LAST EDITED ON Oct-06-03 AT 04:04 PM (EST)

The first sketch shows how, most likely, Archimedes figured out the surface of a sphere: Put a sphere of radius R in a cylinder of the same radius R and height 2R. Cutting both figures into thin horizontal slices of height Dr, the surface of the cylinder slice wall is

DS_{CW} = 2pR·Dr

the same as the surface of the sphere slice wall

DS_{S} = 2pR cosq·Dr/cosq

Since the total area of the cylinder wall is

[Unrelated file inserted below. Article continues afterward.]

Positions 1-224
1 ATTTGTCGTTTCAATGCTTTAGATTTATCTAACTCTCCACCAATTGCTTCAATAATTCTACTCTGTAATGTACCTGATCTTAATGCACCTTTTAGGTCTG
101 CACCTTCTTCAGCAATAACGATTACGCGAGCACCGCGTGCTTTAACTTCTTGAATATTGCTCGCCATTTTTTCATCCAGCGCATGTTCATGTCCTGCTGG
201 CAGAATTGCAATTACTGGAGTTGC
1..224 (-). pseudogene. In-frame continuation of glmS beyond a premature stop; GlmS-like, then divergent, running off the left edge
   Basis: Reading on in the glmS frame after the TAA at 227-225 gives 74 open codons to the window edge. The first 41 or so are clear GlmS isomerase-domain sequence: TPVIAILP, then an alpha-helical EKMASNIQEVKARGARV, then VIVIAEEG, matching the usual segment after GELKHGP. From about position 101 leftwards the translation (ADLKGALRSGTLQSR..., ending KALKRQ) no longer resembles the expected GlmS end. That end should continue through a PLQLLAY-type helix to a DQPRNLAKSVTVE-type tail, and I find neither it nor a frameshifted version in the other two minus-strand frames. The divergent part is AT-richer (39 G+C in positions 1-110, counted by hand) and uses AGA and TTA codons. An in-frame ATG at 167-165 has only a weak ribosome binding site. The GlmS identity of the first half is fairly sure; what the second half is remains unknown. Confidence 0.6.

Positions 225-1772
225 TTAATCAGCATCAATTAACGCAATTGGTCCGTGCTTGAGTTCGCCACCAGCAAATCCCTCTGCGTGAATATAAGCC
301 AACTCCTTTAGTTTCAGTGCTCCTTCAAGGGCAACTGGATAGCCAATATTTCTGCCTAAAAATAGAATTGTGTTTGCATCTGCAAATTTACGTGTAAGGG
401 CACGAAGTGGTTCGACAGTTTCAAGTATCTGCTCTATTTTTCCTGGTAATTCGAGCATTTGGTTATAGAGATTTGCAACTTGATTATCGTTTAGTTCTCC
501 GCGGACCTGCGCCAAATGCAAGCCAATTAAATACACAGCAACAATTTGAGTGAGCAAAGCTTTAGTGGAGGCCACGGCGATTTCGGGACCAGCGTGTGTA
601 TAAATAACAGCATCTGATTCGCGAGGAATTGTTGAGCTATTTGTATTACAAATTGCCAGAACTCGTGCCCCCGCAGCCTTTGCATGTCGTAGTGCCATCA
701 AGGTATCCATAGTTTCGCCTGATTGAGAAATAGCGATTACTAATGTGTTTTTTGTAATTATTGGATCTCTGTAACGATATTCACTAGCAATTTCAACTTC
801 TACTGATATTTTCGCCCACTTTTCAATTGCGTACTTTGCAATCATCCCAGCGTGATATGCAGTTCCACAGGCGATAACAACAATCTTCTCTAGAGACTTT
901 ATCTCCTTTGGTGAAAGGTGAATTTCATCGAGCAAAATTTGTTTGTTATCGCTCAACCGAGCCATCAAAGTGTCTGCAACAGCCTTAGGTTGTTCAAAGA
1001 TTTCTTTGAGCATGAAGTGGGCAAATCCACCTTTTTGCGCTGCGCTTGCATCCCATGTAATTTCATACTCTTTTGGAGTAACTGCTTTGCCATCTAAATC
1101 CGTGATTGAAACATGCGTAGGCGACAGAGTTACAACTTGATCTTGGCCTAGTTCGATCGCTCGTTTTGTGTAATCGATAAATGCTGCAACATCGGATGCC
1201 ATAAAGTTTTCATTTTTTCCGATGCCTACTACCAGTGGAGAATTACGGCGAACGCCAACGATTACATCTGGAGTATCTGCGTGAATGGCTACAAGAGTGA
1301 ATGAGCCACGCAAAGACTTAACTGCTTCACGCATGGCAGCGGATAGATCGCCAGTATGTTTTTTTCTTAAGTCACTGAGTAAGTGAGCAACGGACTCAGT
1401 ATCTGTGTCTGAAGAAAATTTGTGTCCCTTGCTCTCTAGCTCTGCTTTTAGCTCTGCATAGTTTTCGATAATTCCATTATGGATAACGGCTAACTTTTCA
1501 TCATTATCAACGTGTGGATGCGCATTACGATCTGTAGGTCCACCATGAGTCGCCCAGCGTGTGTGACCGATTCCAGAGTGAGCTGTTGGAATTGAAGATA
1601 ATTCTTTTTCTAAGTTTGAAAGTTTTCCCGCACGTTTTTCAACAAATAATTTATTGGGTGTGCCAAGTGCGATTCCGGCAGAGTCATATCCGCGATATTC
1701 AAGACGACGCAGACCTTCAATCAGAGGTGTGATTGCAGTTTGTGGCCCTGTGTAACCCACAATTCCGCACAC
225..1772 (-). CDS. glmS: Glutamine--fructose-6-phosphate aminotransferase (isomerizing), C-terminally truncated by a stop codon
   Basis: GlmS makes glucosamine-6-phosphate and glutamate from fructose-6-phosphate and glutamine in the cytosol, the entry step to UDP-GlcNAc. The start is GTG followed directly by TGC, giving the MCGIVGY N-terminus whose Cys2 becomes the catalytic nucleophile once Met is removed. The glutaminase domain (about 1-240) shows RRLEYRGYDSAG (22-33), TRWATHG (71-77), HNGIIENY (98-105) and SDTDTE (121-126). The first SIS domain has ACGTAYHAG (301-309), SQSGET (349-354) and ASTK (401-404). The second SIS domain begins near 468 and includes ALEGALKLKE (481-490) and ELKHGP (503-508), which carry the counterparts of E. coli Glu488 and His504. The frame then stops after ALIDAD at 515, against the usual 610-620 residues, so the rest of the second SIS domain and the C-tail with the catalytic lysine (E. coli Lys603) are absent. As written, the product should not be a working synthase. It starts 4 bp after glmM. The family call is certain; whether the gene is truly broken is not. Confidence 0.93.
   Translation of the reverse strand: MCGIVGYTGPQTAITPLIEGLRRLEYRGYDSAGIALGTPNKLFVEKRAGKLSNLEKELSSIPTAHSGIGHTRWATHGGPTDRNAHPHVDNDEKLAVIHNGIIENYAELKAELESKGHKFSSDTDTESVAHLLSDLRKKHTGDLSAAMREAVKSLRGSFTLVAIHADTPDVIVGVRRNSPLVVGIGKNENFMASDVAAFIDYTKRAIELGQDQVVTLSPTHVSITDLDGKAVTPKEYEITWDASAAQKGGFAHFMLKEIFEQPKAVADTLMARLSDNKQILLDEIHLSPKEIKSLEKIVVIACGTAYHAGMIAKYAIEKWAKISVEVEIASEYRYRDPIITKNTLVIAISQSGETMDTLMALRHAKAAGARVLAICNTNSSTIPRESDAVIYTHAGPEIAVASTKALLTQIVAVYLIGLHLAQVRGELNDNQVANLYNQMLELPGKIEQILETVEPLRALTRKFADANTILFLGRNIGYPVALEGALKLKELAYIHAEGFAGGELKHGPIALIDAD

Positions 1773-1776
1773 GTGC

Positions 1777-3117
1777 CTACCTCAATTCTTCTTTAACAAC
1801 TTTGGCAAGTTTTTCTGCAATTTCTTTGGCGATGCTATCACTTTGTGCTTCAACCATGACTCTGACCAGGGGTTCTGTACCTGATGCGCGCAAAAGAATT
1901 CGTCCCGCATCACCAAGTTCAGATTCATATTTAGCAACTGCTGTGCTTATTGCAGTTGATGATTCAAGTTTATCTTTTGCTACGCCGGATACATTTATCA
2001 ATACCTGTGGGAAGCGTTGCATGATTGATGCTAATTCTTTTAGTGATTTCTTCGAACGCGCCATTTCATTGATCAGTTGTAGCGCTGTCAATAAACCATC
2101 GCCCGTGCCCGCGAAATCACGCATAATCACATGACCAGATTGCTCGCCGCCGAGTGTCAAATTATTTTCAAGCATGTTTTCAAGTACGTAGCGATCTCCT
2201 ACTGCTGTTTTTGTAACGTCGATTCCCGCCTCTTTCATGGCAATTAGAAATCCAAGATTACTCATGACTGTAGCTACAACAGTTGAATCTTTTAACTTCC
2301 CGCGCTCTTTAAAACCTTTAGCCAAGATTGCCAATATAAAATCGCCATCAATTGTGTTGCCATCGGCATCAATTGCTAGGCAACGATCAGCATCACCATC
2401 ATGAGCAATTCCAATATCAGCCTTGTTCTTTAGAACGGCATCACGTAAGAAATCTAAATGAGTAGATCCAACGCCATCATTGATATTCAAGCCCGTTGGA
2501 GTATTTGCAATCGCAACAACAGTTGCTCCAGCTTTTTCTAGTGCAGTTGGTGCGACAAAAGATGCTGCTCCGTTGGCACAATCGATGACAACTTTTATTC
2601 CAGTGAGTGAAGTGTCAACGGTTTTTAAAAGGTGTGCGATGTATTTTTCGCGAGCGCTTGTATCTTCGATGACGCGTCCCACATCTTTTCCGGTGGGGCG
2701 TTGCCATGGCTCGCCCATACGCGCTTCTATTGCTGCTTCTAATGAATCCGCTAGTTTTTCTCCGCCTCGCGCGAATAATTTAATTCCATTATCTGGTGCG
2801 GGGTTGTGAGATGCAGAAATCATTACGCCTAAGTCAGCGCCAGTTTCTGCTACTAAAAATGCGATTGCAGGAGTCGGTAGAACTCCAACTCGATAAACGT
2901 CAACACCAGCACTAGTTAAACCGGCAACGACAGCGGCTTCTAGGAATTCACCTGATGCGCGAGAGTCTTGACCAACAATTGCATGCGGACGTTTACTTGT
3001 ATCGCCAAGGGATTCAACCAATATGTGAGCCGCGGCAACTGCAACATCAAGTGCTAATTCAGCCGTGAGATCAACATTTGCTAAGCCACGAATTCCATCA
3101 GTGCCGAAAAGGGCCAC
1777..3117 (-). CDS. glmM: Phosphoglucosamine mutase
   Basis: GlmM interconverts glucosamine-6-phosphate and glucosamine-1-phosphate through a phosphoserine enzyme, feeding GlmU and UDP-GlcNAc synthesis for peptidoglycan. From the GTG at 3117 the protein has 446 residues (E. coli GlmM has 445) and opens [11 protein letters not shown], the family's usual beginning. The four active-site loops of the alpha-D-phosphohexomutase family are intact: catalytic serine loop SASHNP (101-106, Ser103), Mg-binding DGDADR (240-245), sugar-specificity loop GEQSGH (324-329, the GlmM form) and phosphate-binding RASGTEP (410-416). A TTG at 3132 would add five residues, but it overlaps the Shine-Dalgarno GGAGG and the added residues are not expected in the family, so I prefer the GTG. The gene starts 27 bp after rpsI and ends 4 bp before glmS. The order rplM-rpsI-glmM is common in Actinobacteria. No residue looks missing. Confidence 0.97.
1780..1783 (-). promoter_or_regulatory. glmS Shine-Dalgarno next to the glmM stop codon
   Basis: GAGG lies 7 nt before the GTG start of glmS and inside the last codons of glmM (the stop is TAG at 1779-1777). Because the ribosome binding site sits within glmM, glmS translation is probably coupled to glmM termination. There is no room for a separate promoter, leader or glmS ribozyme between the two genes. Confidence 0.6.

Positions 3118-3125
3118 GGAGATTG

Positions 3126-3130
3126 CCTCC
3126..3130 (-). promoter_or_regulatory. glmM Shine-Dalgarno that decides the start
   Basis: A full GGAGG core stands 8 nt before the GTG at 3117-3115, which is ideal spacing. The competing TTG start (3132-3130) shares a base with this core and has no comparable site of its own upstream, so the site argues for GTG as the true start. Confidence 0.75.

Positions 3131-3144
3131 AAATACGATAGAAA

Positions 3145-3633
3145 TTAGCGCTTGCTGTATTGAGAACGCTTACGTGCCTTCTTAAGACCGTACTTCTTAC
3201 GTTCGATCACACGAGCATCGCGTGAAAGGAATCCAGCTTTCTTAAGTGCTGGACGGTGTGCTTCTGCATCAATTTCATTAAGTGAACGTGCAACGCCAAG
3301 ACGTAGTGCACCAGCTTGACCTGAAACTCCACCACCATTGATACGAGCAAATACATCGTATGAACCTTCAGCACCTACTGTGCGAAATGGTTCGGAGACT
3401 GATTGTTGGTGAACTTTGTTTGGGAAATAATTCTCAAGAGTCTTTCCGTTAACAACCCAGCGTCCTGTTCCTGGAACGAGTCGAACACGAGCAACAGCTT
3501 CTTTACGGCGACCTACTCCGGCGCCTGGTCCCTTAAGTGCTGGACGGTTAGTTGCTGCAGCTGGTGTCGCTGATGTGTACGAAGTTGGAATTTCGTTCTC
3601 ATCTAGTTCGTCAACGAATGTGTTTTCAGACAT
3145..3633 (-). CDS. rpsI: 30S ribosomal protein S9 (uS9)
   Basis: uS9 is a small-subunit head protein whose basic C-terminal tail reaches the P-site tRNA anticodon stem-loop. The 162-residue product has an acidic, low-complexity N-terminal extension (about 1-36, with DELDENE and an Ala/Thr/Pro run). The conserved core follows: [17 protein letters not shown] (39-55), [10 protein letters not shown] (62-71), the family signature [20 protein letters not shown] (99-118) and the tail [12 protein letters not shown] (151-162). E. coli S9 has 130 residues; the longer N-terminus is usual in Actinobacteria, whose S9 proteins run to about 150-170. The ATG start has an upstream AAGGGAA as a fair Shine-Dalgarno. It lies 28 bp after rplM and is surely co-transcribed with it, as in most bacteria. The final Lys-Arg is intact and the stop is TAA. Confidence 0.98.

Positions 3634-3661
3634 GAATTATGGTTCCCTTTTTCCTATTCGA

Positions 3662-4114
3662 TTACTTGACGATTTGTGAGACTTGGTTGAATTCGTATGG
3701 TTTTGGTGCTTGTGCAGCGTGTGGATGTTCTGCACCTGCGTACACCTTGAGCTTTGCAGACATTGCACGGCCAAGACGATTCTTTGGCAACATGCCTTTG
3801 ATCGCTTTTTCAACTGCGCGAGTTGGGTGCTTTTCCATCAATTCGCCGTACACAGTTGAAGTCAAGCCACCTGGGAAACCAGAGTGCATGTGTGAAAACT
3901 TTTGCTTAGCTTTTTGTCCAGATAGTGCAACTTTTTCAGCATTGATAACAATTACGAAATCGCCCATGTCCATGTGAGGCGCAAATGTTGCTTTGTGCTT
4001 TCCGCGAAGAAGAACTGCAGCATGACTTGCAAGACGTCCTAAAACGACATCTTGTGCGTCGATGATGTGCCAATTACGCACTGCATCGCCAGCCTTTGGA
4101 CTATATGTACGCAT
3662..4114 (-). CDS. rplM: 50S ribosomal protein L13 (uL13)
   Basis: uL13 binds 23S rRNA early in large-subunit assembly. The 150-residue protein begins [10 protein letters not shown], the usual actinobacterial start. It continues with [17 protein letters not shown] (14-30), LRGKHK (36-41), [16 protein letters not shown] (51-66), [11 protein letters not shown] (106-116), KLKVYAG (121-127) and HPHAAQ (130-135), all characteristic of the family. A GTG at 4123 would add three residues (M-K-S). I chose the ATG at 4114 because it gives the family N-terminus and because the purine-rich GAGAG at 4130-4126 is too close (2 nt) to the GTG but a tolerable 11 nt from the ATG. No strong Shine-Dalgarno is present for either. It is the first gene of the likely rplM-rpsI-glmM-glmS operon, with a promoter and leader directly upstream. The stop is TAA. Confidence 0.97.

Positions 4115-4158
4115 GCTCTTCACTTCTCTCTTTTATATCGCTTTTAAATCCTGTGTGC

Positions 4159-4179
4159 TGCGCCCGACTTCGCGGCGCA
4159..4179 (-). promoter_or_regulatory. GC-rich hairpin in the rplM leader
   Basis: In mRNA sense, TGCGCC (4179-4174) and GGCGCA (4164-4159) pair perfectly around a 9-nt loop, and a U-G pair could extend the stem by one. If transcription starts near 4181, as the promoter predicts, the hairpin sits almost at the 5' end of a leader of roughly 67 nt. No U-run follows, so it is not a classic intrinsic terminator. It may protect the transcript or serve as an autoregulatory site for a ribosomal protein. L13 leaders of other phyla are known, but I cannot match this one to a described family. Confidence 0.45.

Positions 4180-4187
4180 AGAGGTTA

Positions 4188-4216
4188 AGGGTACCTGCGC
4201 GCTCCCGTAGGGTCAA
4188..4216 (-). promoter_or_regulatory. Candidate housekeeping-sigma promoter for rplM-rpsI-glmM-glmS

S DS_{CW} = 2pR·S Dr = 2pR·2R = 4pR^{2}

so is the surface of the sphere. Then he stated that the surface of a sphere is 4 times the area of its greatest circle - 4´pR^{2} - see Mathematics as a Language. Now, if you have a circle of radius R and you increase the radius by Dr, the area increase is (see the second sketch)

DA = 2pR·Dr

If you have 4 circles of radius R and do the same thing, the total area increase is

4·DA = 4·2pR·Dr = 8pR·Dr

and according to Archimedes' statement, this is the same surface increase as if you have a sphere of radius R and increase its radius by Dr.

Regards, Vladimir